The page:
FLINT, Mich., June 22 (UPI) -- The Michigan attorney general filed a lawsuit Wednesday against a water company and an engineering firm, plus several other related businesses, in connection with the Flint water crisis.
In court papers, he accuses the companies in question of "acts and omission" that "constitute professional negligence, fraud and public nuisance."
Altogether seven corporate defendants are named in Attorney General Bill Schuette's lawsuit, all of which have links to two companies that did work for the City of Flint, according to court records seen by the Detroit Free Press.
The civil lawsuit accuses the firms of causing "the Flint Water Crisis to occur, continue and worsen."
Among the companies listed as defendants are Veolia North America, Lockwood, Andrews & Newnam, Inc. and Leo A. Daly Co., LAN's parent company.
The attorney general's office alleges that the city of Flint and state of Michigan hired the firms for their expertise but "as a result of the defendant corporations' acts and omissions, Flint's lead pipes corroded, leaching lead into residents' drinking water, ultimately poisoning the residents themselves."
The 24-page lawsuit says that the companies had a legal responsibility to act with a level of care and competence befitting their industry's professional standard.
"The defendant corporations knew or should have known that high chloride levels in the Flint River would make the water corrosive without significant treatment, and that the corrosion would result in dangerous levels of lead for residents served by the City's many lead pipes," the attorney general's office states in its court filing.
According to the lawsuit, the companies ignored information that a professional engineer would see as a cause for concern, most notably the addition of ferric chloride to the water supply. The attorney general's office also accuses Veolia of fraud in its interim 2015 report indicating that the city's water was safe.
In 2011, then Flint Mayor Dayne Walling commissioned LAN to conduct a feasibility study to see whether the city could use the Flint River as a water source and treat the water locally through a city water treatment plant.
Then in 2013, LAN was employed again at a cost of $171,000 to help the city start up its use of the Flint River water, the lawsuit states.
But according to the attorney general's lawsuit, LAN "failed to meet its duty of care and competence at a professional standard."
It alleges that when the Flint Water Treatment Plant, with upgrades designed and implemented by LAN, began distributing Flint River water in April 2014, it did so without implementation of an adequate corrosion control program.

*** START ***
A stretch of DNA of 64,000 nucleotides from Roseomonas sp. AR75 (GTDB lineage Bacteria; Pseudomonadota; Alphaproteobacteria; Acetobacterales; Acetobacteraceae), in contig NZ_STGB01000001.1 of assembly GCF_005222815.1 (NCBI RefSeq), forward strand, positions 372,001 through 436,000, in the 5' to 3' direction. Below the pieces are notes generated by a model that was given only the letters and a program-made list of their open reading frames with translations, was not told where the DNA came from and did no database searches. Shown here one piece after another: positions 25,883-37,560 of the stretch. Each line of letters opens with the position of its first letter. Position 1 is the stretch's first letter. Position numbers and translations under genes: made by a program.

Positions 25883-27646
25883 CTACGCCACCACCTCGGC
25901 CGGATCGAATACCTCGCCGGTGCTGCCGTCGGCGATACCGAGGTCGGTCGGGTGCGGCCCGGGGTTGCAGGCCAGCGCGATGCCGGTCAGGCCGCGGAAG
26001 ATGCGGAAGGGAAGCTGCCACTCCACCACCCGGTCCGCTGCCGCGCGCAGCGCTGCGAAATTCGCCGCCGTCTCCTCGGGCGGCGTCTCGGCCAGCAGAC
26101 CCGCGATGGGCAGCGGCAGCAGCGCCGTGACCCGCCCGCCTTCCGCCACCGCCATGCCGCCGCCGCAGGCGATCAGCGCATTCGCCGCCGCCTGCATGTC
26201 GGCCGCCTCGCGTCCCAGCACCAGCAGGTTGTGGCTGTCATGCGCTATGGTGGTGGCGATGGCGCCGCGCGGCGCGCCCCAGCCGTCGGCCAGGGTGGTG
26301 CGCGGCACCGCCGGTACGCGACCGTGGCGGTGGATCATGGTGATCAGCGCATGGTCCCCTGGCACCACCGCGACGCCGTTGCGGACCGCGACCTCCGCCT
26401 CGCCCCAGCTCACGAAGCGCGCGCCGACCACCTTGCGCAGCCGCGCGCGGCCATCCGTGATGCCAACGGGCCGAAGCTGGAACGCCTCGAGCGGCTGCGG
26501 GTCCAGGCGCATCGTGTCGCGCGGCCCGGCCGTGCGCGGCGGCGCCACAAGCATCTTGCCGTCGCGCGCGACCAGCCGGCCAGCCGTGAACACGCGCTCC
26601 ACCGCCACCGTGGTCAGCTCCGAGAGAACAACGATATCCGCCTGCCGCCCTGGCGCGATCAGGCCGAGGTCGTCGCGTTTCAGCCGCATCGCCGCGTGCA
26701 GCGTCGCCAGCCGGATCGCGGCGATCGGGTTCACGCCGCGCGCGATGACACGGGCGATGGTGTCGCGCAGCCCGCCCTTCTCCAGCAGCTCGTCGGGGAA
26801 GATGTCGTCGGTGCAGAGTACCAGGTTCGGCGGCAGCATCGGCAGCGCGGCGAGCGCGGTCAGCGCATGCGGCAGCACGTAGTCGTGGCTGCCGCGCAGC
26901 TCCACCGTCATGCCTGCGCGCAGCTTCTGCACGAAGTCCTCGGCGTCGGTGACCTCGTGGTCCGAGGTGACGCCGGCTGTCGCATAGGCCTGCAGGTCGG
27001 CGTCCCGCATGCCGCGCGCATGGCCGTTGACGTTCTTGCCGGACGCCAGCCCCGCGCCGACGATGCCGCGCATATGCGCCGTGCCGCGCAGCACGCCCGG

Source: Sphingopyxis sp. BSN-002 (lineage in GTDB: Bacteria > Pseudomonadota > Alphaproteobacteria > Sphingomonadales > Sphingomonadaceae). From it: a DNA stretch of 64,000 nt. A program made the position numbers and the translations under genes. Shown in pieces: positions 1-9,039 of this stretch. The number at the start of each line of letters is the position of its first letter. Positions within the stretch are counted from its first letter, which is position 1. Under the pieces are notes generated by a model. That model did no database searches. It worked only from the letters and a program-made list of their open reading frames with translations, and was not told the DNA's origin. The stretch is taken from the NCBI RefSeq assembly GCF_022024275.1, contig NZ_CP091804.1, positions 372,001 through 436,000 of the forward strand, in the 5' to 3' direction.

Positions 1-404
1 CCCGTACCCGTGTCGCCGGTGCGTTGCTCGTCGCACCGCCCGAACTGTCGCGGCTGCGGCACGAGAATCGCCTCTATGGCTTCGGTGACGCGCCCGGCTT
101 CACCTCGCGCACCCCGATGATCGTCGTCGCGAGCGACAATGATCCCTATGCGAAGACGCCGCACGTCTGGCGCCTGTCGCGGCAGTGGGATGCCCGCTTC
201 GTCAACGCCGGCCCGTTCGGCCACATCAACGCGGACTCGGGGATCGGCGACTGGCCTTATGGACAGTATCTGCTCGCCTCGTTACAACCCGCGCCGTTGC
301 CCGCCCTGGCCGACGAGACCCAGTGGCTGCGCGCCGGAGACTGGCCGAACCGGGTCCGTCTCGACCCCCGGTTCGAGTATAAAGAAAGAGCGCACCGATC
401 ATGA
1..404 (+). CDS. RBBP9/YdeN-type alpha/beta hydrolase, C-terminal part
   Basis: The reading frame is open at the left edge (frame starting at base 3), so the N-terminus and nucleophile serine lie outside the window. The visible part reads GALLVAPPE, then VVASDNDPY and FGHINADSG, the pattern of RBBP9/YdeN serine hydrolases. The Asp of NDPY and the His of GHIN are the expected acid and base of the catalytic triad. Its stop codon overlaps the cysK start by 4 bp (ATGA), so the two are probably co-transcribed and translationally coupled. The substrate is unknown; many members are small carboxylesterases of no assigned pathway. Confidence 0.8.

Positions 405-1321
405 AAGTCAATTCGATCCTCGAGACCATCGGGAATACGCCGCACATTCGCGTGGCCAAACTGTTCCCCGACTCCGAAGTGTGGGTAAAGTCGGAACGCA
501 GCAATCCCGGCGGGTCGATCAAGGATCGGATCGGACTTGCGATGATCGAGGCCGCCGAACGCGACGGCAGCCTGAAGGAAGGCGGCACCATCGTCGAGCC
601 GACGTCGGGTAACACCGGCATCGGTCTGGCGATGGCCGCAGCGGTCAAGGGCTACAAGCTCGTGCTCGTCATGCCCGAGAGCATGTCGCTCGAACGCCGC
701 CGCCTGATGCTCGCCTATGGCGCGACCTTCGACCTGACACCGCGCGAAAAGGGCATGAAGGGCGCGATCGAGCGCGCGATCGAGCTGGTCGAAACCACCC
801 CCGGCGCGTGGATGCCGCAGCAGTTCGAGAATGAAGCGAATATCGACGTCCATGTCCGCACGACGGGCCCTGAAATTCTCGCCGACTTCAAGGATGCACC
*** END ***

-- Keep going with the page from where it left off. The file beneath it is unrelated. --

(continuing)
The lawsuit also claims that water consulting company Veolia, which was hired by the city in February 2015, stated that there was "no health or safety problem," despite complaints from residents about discoloration. It accuses the company of making the findings "recklessly without any knowledge of the potential truth."
Furthermore, a report by Veolia in March "not only missed the problem, its root cause, and the public health implications, it also offered recommendations that made the problem worse." It recommended an additional dosage of ferric chloride, a powerful acid, to the water, a move the attorney general's office alleges was "unqualified and in no way warned that ferric chloride could increase corrosion."
Texas-based company LAN, which has a Flint office, made no mention in an August 2013 engineering report of the need for corrosion control chemicals in treating Flint River water. The lack of those chemicals has been cited as the reason lead was able to leach into drinking water.
But a LAN spokesman has said it was the Michigan Department of Environmental Quality, not the company, that said corrosion control chemicals were not needed.
The Detroit Free Press reported in January that a March 2015 consultant's report from Veolia, a multinational environmental consulting firm, recommended spending $50,000 to add corrosion control chemicals to Flint's drinking water because iron was leaching from the pipes and turning the water brown. But the city didn't act on the recommendation at the time, which was well after the lead leaching problem began.
The attorney general's lawsuit comes after he announced in April felony criminal charges against two Michigan Department of Environmental Quality officials and a City of Flint official.
City employee Mike Glasgow pleaded no contest to a misdemeanor and is said to be cooperating with the investigation after other charges were dropped. Two DEQ employees, Stephen Busch and Mike Prysby, are still being processed by prosecutors.
In April, more than 500 families revealed that they were suing the Environmental Protection Agency for $220 million as compensation for personal injuries and property damage.
Earlier this month it was estimated that it could take eight years and $216 million to replace 10,000 lead pipes and fix the contaminated water system in Flint.